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'Descendants': One of 2011's Best
Glenn Kenny, Special to MSN Movies

A movie as good as "The Descendants" is both a gift to the weary film reviewer and a kind of burden. I know, I know: How so? The new film, co-written and directed by Alexander Payne, his first feature since 2004's much-acclaimed "Sideways," is such an exceptional pleasure to experience, so assured at every turn and so humane and engaged and absorbing, that even as a critic (and I admit I can only really speak for myself here, but indulge me and play along, please) is blown away by how well it's working, he or she wishes most ardently to turn off the analytic apparatus and just melt into the viewing experience. It's the kind of comedic drama, or dramatic comedy, that one just wants to settle in with, so seemingly effortlessly does it carry one along. It works like a charm, that is, to the extent that one's critic self wants to resist the urge to break down why it's working.

Watch Our Video Series, "Go See This Movie": "Twilight: Breaking Dawn," "The Descendants," "Happy Feet 2"

A précis of the movie is hardly apt to explain -- or, for that matter, spoil -- its magic. Based on a novel by Kaui Hart Hemmings and retooled by Payne from an initial script by Nat Faxon and Jim Rash, it's a two-pronged narrative concerning Matt King (George Clooney), an affluent Honolulu lawyer who's about to maybe go from well-off to actually rich, if his immediate family can agree to terms about how to sell a packet of unspoiled island property that's been in a trust for years.

Search: More on George Clooney | More on Alexander Payne movies

But Matt also has a more immediate, and traumatic, crisis to deal with: Elizabeth, his wife and the mother of his two daughters (one a troubled teen, the other an increasingly troubled preteen), is in a coma after a boating accident. Her living will has specified that she be taken off life support after a certain period. The movie opens with Matt promising in voice-over that when "you" get out of this, he's going to be a better husband, better father, better everything. It soon becomes very doubtful that the wife's going to come out of it. And as he's continually, albeit good-heartedly, fumbling the ball as far as his girls are concerned, he learns that Elizabeth had been having an affair. Now he's looking at life as a single father, and seeking both closure and something like payback. For the latter, he's got to make some seemingly unlikely allies, including his surly/sassy older daughter, Alexandra (Shailene Woodley), and her sort of doofus quasi-boyfriend, Sid (Nick Krause).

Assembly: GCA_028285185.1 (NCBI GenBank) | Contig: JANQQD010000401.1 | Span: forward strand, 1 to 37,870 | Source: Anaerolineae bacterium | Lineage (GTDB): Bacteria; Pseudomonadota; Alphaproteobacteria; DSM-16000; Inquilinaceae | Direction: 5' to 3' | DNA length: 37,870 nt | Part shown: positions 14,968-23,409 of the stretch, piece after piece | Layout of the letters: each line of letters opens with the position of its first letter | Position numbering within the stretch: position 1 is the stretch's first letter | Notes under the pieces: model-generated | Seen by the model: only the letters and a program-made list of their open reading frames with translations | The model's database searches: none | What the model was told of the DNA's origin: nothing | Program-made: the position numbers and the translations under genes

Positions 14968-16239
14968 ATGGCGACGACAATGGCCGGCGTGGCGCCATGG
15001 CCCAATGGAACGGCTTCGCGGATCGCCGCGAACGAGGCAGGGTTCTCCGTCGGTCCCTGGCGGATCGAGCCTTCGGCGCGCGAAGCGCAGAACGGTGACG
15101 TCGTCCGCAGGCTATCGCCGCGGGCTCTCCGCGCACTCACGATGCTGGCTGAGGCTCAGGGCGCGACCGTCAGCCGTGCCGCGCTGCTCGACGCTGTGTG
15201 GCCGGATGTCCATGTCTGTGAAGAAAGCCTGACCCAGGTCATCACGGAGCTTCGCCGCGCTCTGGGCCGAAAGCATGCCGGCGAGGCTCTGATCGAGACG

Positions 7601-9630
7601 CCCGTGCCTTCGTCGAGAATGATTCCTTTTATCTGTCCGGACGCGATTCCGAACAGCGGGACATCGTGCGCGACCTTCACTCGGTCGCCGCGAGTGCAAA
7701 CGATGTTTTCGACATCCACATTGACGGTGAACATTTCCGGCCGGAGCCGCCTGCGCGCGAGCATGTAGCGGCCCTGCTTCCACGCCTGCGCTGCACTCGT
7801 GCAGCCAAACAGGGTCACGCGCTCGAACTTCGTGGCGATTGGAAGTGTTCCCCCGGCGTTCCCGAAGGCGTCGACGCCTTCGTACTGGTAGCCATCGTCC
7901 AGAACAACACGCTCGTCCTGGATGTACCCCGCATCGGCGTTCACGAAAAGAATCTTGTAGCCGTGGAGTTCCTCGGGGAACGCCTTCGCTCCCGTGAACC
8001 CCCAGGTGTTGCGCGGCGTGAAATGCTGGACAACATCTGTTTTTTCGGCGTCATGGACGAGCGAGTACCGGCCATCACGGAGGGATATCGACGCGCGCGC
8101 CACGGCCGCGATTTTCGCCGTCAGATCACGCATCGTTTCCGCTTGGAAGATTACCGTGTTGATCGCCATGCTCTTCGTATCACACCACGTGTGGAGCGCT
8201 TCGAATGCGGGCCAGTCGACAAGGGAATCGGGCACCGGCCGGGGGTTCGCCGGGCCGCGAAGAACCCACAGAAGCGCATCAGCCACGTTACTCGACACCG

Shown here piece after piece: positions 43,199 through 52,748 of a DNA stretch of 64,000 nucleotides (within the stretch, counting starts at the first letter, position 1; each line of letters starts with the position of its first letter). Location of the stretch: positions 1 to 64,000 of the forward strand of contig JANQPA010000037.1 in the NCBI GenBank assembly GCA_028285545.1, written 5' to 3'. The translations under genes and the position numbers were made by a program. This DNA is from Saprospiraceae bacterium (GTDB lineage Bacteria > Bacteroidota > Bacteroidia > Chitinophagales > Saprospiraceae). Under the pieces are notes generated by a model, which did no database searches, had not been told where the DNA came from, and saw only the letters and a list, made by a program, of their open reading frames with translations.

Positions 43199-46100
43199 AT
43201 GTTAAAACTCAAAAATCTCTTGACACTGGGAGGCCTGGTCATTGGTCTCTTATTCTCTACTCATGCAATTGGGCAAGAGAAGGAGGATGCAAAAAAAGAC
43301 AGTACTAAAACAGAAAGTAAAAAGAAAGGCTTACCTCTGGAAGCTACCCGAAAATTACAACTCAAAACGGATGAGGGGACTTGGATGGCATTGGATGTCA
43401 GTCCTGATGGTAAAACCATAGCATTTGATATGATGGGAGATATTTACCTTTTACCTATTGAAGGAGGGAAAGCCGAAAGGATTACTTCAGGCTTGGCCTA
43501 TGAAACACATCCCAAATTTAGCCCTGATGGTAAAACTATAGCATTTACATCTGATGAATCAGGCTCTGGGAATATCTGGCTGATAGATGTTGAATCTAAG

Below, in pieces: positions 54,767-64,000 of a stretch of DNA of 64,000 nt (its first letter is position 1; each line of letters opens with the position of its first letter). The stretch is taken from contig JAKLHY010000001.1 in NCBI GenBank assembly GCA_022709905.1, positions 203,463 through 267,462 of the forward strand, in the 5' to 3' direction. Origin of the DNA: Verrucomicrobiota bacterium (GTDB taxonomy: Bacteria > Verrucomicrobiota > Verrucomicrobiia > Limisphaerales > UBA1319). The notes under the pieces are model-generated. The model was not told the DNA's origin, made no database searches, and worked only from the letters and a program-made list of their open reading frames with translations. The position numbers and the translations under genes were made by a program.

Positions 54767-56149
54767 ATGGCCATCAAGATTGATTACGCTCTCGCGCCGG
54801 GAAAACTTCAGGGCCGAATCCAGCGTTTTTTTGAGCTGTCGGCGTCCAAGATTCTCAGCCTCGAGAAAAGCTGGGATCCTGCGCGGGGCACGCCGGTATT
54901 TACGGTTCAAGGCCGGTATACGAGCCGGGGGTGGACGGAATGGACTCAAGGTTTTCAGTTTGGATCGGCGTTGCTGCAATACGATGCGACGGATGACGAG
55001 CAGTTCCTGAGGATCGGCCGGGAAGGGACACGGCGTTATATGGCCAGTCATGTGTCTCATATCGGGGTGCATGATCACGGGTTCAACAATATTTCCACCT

Early on in the film, in voice-over, Matt himself addresses a potential viewer objection along the lines of, "If you're actually living in Hawaii, how bad can it be?" Over expertly judged shots of Honolulu that make it look like a much brighter and just slightly cleaner iteration of a typical American city, he avows that the state is not "paradise." The film as a whole holds that paradise, and its inverse, are where you make it, and that either state is transitory at best, at least during our mortal existences. Pretty heavy stuff! But the movie doesn't whack you in the head with it. Rather, the wisdom and compassion of this movie is simply woven through every single scene, every single shot, from Alexandra's muted underwater howl of grief in the neglected swimming pool after her dad breaks the news to her about her mom to Matt's unwittingly antic moves in sort of stalking his wife's lover, a real-estate hotshot whose situation brings some further complications to Matt's desire for easy, satisfying resolutions. None of which are forthcoming, of course.

The film's pacing (the editor is Kevin Tent) feels as effortlessly achieved as breathing. All of the actors, from the amazing Clooney to Woodley to Amara Miller as her ingenuous (or is she?) younger sister, to Robert Forster's grim, nasty father-in-law, to Judy Greer and Matthew Lillard as character's you'd be better off discovering on your own, all the way through to Patricia Hastie, who knocks it out of the park, as they say, playing Elizabeth, a character who is comatose in all but a single shot, bolster the spell of genuine life and emotion unfolding in front of your eyes.

Payne has been criticized in the past before for making snide satirical points at the expense of his characters and their sentimentalities; I've not entirely agreed with those criticisms, but I doubt that those who've made them will find any such fault with "The Descendants." While you couldn't call Payne's eye and tone here entirely uncritical, I think the occasional wry skepticism inherent in its overall perspective, which for lack of a better word here I'll call "humanist," is perfectly judged at every turn here. It's one of the many things that makes "The Descendants" such a cinematic joy. It's a movie I'm looking forward to revisiting many times, more than a few with my analysis apparatus switched off.

Glenn Kenny is chief film critic for MSN Movies. He was the chief film critic for Premiere magazine from 1998 to 2007. He contributes to various publications and websites, and blogs at http://somecamerunning.typepad.com. He lives in Brooklyn.